- Ideal Date (ex. This can be as specific as May 22 or as vague as a Wednesday in May)
- Ideal Time (ex. morning, 10:30 am)
- Desired Programs (If you don’t know this, that’s okay. We will help you figure out the best programs for your students).
- Curriculum Connections, if applicable (Do you want this trip to achieve a specific educational objective)?
Field trips can be scheduled up to a year in advance. The Museum requires at least two weeks notice, and all details must be finalized at least two weeks in advance in order to schedule Docents.
x = Number of programs
EVSC = Evansville-Vanderburgh School Corporation
Self-Guided School Group Admission (Visiting as a group without a Docent)
EVSC – Free Museum admission
Non-EVSC - $1 per student and adult, teachers free
School groups include: Pre-K through 12th grade, College students with valid ID, home school cooperative groups, Scout groups.
School groups do not include day cares or camps.
Docent-Led Programs for Schools at the Museum
EVSC – Free (during school year)
Non-EVSC - $1 + $1(x) per student and adult, teachers free (includes museum admission)
Koch Immersive Theater
All student groups: $3 per ticket
(This includes students, chaperones, parents, college students with valid ID, etc.)
School programs are led by Museum staff or Docents. All tours are 50 minutes long unless otherwise specified or requested.
*Denotes prototype program (aligned with Indiana State Standards). Exact content subject to change as development continues.
Museum Highlights Tour* (All ages)
The Evansville Museum is a general museum with focuses in art, history, and science, and the Museum Highlights Tour gives students a quick look at each of these major areas. This tour can be customized to your group’s ages, interests, and learning objectives.
Note: For younger audiences the Highlights Tour can include Gabby, our Museum puppet, and a short puppet show.
General Art Tour* (All ages)
Take a tour of the Museum’s permanent art collection. The objectives of this tour can be customized based on your students’ specific grade level(s) and objectives. All tours cover age-appropriate vocabulary and concepts.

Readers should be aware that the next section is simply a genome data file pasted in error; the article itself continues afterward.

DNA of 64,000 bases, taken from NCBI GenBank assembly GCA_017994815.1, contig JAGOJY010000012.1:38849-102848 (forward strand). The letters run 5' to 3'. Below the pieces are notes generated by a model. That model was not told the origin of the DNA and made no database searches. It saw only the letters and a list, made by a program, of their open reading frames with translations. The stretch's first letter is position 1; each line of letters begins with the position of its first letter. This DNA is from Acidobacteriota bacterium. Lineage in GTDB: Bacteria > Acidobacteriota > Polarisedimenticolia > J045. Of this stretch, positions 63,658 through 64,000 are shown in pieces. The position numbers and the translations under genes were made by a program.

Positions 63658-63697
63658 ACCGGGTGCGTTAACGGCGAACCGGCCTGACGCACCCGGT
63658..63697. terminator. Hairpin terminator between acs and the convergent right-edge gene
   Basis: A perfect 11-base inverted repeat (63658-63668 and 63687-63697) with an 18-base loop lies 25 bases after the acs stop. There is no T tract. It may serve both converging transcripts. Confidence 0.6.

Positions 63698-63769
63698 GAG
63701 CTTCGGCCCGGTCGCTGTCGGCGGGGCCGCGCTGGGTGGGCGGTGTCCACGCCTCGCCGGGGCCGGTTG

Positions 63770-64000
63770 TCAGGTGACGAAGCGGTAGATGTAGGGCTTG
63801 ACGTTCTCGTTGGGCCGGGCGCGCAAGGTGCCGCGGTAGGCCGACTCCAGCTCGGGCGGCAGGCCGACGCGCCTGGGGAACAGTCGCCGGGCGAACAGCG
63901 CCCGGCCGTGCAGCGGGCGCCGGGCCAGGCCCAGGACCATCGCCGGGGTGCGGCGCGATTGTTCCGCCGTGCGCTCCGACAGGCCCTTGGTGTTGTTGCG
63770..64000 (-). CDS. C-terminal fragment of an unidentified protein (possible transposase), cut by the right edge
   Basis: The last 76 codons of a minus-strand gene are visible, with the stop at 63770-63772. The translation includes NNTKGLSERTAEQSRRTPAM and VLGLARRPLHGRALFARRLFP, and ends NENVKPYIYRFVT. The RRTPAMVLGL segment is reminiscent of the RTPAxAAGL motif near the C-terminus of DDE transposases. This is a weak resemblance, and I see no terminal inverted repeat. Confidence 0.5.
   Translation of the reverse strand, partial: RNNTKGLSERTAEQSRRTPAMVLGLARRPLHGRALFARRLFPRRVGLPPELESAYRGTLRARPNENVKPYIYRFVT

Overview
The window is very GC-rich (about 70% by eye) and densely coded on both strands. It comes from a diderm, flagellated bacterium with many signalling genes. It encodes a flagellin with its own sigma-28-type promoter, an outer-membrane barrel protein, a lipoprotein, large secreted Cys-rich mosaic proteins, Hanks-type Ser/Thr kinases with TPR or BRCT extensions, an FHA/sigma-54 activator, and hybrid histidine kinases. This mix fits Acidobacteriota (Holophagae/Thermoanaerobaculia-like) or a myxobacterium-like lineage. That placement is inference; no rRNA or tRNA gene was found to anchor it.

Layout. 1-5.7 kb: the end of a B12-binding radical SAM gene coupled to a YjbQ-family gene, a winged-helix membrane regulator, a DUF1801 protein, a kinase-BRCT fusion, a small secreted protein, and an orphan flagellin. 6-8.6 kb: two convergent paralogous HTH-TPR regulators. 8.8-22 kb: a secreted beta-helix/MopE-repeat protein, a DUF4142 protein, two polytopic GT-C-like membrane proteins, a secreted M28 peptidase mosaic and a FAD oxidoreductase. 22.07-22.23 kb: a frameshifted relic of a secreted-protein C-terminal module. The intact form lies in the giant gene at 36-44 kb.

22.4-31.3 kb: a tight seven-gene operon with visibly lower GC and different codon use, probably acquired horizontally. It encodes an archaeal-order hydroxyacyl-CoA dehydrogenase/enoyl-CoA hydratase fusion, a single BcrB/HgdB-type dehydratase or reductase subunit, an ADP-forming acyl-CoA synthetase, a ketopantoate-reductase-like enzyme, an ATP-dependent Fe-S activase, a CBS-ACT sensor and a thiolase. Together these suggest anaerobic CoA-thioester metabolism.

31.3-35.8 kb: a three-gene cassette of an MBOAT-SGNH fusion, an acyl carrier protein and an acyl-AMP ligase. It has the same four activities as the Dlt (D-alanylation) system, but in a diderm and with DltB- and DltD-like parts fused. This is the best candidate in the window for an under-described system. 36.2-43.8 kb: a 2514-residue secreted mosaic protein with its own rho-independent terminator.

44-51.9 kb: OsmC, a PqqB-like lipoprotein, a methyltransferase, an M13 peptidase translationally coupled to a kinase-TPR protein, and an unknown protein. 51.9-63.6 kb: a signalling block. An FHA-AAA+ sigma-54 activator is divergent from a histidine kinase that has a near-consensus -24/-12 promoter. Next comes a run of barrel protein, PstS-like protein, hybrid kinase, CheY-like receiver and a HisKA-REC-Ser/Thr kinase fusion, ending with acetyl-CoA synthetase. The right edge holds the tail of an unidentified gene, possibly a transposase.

EMTRAC (All ages)
Come learn the history of transportation in Evansville! Students learn about early river and rail travel, as well as Evansville aviation and street transportation. Highlights include a model railroad vignette and our train - a 1926 steam engine, 1908 club car, and a circa 1900 caboose. The 45-minute tour includes the entire Center and train.
Family Place (All ages)
Family Place is the Museum's interactive Science Gallery and is the site of all Science Center demonstrations. Although this area is not included in most guided tours, groups are strongly encouraged to visit. (Planning for extra time after a guided tour will be necessary). The Family Place is located on the first floor of the Museum and includes a walk-in kaleidoscope, shadow wall, Bernoulli blower, a four-foot parabolic mirror, and more!
Rivertown, USA (All ages)
What was it like to live in a river city at the turn of the 20th Century? Take a walk through Rivertown, USA for a historic look at early Evansville.
Preschool Tour (Ages 3-4)
Preschool children will enjoy an interactive look at selected artifacts. The 30-minute tour may be followed by self-guided activities in the FamilyPlace.
Art Explorers (Ages 3-5)
Preschool children will enjoy an interactive look at selected artifacts. The 30-minute tour may be followed by self-guided activities in FamilyPlace.
EMTRAC (Ages 3-5)
The Pre-K version of the EMTRAC tour gives students a chance to explore Transportation Hall, the model train vignette, and our train.